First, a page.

The Aachen Memorandum

The Aachen Memorandum is a 1995 thriller novel by Andrew Roberts. The author has described it as "a dystopian vision of what Britain might turn into if it became a minor satrapy of a vast protectionist, illiberal anti-American, politically correct EU."[1]


The novel presupposes a referendum to have taken place in the United Kingdom in 2015, on whether the country should join a United States of Europe (a development of the European Union) as part of a Treaty of Aachen. The referendum gives a narrow majority to supporters of the Treaty (51.86% to 48.14%).[2] Thirty years later the book's anti-hero, the historian Horatio Lestocq, a member of All Souls College at Oxford University, researching the referendum for a series of articles in The Times, comes across evidence revealing that the referendum was rigged by a pro-European elite. After a series of violent events, including murder and an attempt on the life of the émigré William Mountbatten-Windsor (son of "the late ex-King Charles III", and now King of New Zealand),[3] Lestocq's eventual exposure of the referendum fraud results in the restoration of an independent United Kingdom, and he is rewarded, after the repeal of the European Union's 'Classlessness Directive', with a baronetcy and the editorship of The Times.[4]

The book makes satirical predictions (from its 1995 perspective) of the future of a number of real-life people. These include a group arrested in 2016 as being members of the underground Anti-Federalist Movement, among whom are mentioned "Matthew d'Ancona, the former editor of The Times, two former cabinet ministers, Hywel Williams and Iain Duncan-Smith, the [...] broadcaster Dr. Niall Ferguson [and] Michael Gove of the European Broadcasting Corporation."[2] John Redwood, having escaped from Pentonville Prison, is in 2045 the head of the 'Free British Office' in Oslo.[5]

Anticipations of Brexit referendum

The book contains some anticipations of the actual 2016 Brexit referendum. In the book's account of the fictional 2015 campaign, leaders of the business sector predict "mass unemployment in the event of a "No" victory", and "the chattering classes endorse the "Yes" campaign en masse."[6] The 'Yes' campaign is "well-funded" by the British government, the London region votes clearly to join the Union, and the north-east of England votes against by 56% to 44%. However the author anticipated 'leave' votes from Northern Ireland and Scotland, unlike the 2016 vote.[7][8]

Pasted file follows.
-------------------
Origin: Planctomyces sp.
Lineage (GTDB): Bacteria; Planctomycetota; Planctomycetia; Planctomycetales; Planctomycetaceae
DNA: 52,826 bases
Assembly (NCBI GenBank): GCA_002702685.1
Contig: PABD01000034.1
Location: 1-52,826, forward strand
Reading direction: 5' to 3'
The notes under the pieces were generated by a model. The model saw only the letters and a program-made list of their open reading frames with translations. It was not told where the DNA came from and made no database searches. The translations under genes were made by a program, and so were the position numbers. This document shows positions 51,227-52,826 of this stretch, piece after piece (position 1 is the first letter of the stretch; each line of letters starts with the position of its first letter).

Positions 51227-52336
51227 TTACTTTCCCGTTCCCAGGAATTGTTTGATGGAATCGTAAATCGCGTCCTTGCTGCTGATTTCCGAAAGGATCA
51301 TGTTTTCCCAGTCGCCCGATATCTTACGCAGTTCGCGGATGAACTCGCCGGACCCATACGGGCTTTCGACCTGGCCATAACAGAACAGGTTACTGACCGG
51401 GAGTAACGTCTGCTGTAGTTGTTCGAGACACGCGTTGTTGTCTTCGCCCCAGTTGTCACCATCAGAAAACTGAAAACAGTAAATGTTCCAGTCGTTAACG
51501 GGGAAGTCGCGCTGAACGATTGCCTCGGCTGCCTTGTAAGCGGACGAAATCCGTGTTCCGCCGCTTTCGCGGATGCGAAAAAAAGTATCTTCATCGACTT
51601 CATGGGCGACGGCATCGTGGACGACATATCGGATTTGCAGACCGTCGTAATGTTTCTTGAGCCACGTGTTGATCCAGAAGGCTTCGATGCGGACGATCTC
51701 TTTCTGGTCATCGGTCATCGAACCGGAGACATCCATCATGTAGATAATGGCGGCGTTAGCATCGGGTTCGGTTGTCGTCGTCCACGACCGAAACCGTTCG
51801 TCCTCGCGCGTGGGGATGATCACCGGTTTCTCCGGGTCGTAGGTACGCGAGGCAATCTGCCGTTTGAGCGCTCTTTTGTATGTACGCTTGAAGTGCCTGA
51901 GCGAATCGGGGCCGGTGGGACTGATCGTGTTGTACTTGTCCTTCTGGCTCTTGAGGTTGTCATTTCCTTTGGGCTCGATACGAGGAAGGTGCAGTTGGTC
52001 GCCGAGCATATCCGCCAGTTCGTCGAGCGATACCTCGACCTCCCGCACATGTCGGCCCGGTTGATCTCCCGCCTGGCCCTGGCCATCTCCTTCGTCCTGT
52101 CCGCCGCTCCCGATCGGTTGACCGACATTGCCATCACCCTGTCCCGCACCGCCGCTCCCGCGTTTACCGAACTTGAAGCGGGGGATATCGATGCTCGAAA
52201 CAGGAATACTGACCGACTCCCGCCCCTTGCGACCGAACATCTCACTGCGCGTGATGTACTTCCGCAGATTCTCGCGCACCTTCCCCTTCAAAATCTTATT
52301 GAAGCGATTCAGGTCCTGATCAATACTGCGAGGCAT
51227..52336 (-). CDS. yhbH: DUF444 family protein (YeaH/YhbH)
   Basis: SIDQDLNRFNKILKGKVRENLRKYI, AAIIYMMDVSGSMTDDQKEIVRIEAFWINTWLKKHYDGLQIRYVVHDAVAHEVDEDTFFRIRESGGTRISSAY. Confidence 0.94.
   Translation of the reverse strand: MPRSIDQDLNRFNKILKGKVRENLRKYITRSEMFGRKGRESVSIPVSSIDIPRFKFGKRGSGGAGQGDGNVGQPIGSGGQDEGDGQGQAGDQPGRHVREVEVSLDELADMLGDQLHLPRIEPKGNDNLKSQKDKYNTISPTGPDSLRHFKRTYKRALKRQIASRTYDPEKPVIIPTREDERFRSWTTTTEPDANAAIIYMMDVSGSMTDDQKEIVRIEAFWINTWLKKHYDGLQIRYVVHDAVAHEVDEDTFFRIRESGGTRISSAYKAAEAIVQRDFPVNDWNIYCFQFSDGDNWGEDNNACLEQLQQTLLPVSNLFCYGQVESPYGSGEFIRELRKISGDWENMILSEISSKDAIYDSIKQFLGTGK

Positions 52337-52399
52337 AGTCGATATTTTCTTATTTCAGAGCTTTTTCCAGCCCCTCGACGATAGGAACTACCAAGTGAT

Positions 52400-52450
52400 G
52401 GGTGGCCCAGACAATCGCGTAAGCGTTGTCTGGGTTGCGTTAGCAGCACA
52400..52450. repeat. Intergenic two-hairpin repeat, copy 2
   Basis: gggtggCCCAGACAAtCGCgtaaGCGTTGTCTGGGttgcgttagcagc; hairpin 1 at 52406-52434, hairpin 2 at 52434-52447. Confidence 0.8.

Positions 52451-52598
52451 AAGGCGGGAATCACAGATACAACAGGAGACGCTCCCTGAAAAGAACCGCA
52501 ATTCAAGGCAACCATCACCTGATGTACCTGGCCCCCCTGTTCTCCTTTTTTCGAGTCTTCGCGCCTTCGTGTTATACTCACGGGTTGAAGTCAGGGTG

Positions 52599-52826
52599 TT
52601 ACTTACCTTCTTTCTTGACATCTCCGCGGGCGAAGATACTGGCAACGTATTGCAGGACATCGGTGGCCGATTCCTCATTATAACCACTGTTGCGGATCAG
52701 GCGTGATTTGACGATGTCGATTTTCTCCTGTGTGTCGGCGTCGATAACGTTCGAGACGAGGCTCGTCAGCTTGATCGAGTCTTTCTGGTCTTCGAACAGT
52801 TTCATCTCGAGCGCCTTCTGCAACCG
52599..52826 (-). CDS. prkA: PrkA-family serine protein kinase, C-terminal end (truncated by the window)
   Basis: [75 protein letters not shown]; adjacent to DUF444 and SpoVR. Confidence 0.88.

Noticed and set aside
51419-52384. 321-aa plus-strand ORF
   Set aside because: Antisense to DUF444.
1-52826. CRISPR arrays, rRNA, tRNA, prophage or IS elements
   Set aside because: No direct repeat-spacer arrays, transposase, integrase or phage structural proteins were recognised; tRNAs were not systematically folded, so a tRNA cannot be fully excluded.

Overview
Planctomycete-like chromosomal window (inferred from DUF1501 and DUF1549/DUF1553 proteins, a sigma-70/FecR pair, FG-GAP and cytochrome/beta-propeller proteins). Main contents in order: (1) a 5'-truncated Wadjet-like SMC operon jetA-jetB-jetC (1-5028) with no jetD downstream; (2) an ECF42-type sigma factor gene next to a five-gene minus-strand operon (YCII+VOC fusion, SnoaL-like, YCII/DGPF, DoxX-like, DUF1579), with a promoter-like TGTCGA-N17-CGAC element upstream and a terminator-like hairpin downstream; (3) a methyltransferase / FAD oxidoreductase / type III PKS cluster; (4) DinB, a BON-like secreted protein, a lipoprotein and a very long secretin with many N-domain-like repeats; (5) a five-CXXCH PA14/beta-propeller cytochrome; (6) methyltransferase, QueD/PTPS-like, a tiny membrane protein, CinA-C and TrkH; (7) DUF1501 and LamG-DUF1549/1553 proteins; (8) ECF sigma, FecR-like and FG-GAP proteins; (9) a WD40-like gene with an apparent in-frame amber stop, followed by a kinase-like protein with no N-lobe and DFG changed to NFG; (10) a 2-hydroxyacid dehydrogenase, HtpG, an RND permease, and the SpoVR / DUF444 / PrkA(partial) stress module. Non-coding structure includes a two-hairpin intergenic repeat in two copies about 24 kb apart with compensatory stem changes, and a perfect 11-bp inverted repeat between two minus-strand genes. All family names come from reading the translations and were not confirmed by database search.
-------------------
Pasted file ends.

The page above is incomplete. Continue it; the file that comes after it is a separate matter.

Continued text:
The Socialist Review, the journal of the Socialist Workers Party, reviewed the book in 1996 and described the author as "a right wing Thatcherite historian", concluding that "any European superstate in 2045 [would] be built on the backs of slashing welfare provision and attacking workers' organisation and will be run by the Thatcherites Roberts so much admires."[9]

The writer Stephen Powell has characterized the book as an attempt "to express Euroscepticism at a time when a resurgent Labour Party under Tony Blair, then [in 1995] in opposition, was planning a much more pro-European foreign policy."[10] Stephen Fielding, professor of Political History at the University of Nottingham, suggests that the book "reflected the fears of one of Margaret Thatcher's bigger fans – and keen supporter of Michael Portillo's ambitions to replace [John] Major – that the people's patriotic voice will simply be over-ridden on Brussels' march towards super-state-dom."[11]

After the actual referendum in 2016, the author wrote that the book "attempted to be a whodunnit, a futuristic dystopia, a thriller and a comedy all at once, and failed so badly on all levels that I now beg friends not to read it. Nonetheless, in the novel, there is another referendum in 2045 when Britain votes to leave, so when I'm 82 I'll know whether I'm the Tory Nostradamus."[12]



  1. Roberts, Andrew, "I lay claim to the title 'Nostradamus of the Right'", The Daily Telegraph, 22 April 2004, accessed 4 July 2016.
  2. Roberts (1995), p. 110.
  3. Roberts (1995), p. 194.
  4. Roberts (1995), pp. 279–280.
  5. Roberts(1995), p. 202.
  6. Roberts (1995), p. 112.
  7. Roberts (1995), pp. 111–112.
  8. "EU Referendum: The results in maps and charts", BBC website, 24 June 2016, accessed 4 July 2016.
  9. Hardman, Seth, "They've had their chips", in "Book Reviews, Soci alist Worker website, February 1996, accessed 4 July 2016.
  10. Powell, Stephen, "Euroscepticism in British literature: a Tory genre", in British Politics Review, vol. 8, no. 3 (Summer 2013), p. 12. Accessed 4 July 2016.
  11. Fielding, Steven, "In political fiction the EU is either non-existent or portrayed as corrupt and dystopian", in website of The London School of Economics, 16 March 2013, accessed 5 July 2016.
  12. Roberts, Andrew, "Has Jeremy Corbyn rebelled against himself and voted Leave?", The Spectator, 25 June 2016, accessed 4 July 2016.


  • Roberts, Andrew (1995). The Aachen Memorandum. London: Weidenfeld and Nicolson. ISBN 9780297816195